Barry Roma, a postal worker and a disabled Vietnam veteran, tells people not to be afraid of him. He is joking, sort of. He knows how veterans--and postal workers--are seen by many people, and luckily he has a sense of humor. By night, he works as a mail handler in Chicago and by day, as national coordinator for Vietnam Veterans Against the War. He helps to put out a biannual publication, The Veteran, and works closely with members of Iraq Veterans Against the War. His achievements are hard-earned.
More than 40 years ago, as an officer in Vietnam, he witnessed wartime atrocities that could easily be classified as war crimes. The events occurred decades ago, but they continue to haunt and nearly overwhelm him with remorse. He watched American soldiers demolish villages, burn houses, and shoot civilians. After seeing friends blown up by landmines, he enlisted the help of local farmers, asking them to walk ahead of U.S. troops to look for hidden bombs. No one was hurt during these particular incidents, he says, but he cannot shake the memory of what he did. In May 1968, he left Vietnam to bring home the body of his nephew, a teenager who, he says, "was like my brother."
Back in San Bernadino, California, Roma enrolled at a local college and tried to get on with things, but he discovered that he could not sleep. "I had a tremendous amount of adrenaline," he says. "A couple hours of sleep a night was just perfect." Roma, who is now 60, says he began to drink heavily. (He remembers lots of "sangria with dry ice.") And, though he did not know it at the time, he showed symptoms of post-traumatic stress disorder (PTSD), including anxiety and nightmares.
The situation for vets like Roma was particularly difficult, says Michael Blecker, 58, executive director of a San Francisco-based veterans' organization called Swords to Plowshares, because of the lack of understanding about their problems. Blecker got his start in the field of veterans' rights as a law school student in 1976, helping people like Roma file claims for government medical benefits. Many soldiers were coming home from Vietnam and suffering from the same post-traumatic stress Iraq veterans now face. Yet there was no such thing as PTSD, at least not officially. Instead, it was known as post-Vietnam syndrome, and often it was not even recognized. "You couldn't compensate somebody who was having problems with 'whatever the hell it was,'" Blecker says.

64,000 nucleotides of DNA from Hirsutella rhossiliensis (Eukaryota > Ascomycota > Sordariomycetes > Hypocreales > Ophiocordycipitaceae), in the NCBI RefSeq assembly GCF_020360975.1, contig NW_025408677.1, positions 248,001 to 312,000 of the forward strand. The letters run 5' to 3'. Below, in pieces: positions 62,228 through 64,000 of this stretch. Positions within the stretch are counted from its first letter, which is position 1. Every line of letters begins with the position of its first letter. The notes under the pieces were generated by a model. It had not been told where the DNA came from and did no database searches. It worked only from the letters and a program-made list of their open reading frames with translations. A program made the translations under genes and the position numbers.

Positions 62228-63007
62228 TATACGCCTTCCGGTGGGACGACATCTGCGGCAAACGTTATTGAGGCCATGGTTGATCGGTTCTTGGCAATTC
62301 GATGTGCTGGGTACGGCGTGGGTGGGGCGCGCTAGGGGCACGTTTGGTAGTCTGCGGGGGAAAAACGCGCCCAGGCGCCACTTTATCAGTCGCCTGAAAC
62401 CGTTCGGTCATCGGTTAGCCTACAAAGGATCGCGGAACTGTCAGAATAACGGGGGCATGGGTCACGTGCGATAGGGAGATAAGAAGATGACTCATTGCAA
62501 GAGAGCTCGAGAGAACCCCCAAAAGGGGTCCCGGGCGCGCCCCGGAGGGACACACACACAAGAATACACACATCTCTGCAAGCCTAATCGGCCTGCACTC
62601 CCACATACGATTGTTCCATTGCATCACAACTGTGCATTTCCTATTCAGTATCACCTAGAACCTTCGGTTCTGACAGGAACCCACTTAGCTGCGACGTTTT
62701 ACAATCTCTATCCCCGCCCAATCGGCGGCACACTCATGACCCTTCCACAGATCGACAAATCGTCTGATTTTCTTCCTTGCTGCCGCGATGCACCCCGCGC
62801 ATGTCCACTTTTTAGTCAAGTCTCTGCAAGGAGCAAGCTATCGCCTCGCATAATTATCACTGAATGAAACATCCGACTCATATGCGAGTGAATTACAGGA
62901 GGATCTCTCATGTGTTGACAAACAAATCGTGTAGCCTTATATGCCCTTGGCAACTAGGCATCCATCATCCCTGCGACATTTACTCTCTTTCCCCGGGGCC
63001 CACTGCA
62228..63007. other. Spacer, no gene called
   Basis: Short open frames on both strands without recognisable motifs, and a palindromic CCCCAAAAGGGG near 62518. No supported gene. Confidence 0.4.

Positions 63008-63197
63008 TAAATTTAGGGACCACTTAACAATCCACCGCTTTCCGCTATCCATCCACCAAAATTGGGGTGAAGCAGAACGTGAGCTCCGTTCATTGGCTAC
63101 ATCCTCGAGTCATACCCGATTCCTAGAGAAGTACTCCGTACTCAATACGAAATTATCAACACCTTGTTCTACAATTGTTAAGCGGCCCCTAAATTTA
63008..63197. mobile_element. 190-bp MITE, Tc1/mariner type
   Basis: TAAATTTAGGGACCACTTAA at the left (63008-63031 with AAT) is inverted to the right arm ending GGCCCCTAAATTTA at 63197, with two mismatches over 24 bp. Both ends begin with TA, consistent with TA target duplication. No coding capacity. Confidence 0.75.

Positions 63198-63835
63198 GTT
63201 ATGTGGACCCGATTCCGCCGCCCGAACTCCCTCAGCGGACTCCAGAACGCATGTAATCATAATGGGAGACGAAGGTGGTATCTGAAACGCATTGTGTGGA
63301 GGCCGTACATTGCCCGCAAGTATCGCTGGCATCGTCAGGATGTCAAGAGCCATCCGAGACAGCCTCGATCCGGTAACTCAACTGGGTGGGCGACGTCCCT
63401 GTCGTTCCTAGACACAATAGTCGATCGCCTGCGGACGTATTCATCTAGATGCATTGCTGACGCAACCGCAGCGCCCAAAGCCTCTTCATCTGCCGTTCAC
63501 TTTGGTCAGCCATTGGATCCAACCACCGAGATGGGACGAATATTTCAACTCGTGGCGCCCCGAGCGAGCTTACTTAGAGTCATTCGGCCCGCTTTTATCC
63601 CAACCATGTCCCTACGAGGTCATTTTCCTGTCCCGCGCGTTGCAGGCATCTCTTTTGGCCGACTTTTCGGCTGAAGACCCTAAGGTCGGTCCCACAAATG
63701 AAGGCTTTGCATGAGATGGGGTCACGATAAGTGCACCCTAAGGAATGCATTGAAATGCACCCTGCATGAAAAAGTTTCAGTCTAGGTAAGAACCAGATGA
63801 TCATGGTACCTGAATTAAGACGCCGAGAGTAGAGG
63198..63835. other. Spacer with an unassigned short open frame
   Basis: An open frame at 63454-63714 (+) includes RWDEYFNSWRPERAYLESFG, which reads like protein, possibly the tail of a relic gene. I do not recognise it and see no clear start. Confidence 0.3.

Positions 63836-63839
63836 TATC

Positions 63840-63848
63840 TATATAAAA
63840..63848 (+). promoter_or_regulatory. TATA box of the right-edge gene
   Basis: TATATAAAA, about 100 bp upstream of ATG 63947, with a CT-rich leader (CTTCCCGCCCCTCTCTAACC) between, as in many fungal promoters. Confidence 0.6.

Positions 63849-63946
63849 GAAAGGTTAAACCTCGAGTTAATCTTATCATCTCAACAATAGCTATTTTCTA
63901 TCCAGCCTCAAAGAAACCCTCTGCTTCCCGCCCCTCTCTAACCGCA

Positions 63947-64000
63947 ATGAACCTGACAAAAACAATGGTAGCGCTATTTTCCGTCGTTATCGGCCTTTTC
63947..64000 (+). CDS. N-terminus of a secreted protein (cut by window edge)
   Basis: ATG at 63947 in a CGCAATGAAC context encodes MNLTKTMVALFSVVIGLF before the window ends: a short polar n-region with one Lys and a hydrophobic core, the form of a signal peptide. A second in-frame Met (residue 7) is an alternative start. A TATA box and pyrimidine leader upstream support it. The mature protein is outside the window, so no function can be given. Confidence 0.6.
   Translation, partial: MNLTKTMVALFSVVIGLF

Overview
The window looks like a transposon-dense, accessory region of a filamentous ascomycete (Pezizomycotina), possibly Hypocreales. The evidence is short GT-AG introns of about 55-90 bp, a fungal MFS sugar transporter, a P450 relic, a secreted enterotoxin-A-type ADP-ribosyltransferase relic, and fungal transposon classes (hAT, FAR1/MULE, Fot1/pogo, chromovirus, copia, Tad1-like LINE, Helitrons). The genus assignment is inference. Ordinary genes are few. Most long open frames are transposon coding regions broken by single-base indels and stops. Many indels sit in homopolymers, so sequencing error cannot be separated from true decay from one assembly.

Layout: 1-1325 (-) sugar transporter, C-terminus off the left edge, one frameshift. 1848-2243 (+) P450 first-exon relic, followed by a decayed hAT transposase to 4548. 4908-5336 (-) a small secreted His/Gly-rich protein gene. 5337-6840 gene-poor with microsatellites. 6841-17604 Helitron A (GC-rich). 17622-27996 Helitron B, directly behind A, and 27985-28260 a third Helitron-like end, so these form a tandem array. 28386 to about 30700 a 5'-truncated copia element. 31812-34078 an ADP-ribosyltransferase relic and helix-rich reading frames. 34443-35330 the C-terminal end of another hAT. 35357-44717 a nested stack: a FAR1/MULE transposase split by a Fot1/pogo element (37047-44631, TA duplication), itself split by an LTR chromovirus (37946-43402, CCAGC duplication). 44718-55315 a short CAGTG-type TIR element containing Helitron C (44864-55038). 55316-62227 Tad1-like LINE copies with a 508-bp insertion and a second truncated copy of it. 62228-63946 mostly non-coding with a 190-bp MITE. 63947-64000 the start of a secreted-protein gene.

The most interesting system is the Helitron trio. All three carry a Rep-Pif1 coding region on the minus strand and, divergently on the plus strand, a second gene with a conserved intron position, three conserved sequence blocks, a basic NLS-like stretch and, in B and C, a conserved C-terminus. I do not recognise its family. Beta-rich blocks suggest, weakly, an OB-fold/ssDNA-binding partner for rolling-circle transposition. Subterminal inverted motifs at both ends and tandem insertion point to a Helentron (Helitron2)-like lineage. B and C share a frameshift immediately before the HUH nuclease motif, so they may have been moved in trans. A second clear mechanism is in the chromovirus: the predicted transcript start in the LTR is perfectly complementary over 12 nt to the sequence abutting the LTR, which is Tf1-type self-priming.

Roma eventually received disability benefits from the U.S. Department of Veterans Affairs. But many others who have returned from a war zone (whether in Vietnam, Iraq, or Afghanistan) with shattered nerves have not fared as well. Approximately 18 veterans kill themselves every day, according to an e-mail from a Veterans Affairs official that was revealed in April after two veterans' groups, Veterans for Common Sense and Veterans United for Truth, filed a lawsuit in federal court in San Francisco. More recently, the Army reported that its personnel committed suicide at the highest rate on record in 2007, and the trend is continuing in 2008. Given the severity and magnitude of the problem--Veterans Affairs saw 400,000 veterans for PTSD last year--the Pentagon and administration officials are eager to find a way to address the issue. There have been various approaches, including efforts to cut back on compensation claims. Recently, an advocacy group called VoteVets.org revealed an email written by an official from Olin E. Teague Veterans' Center in Temple, Texas, suggesting mental-health specialists should hold back on diagnosing PTSD. Instead, the official suggested, they should "consider a diagnosis of Adjustment Disorder."
In general, however, officials are searching for a comprehensive solution. If things go as hoped, veterans like Roma will not have these problems in the future--not because they will be treated effectively once they return from war, but because they will never suffer from the disorder in the first place. …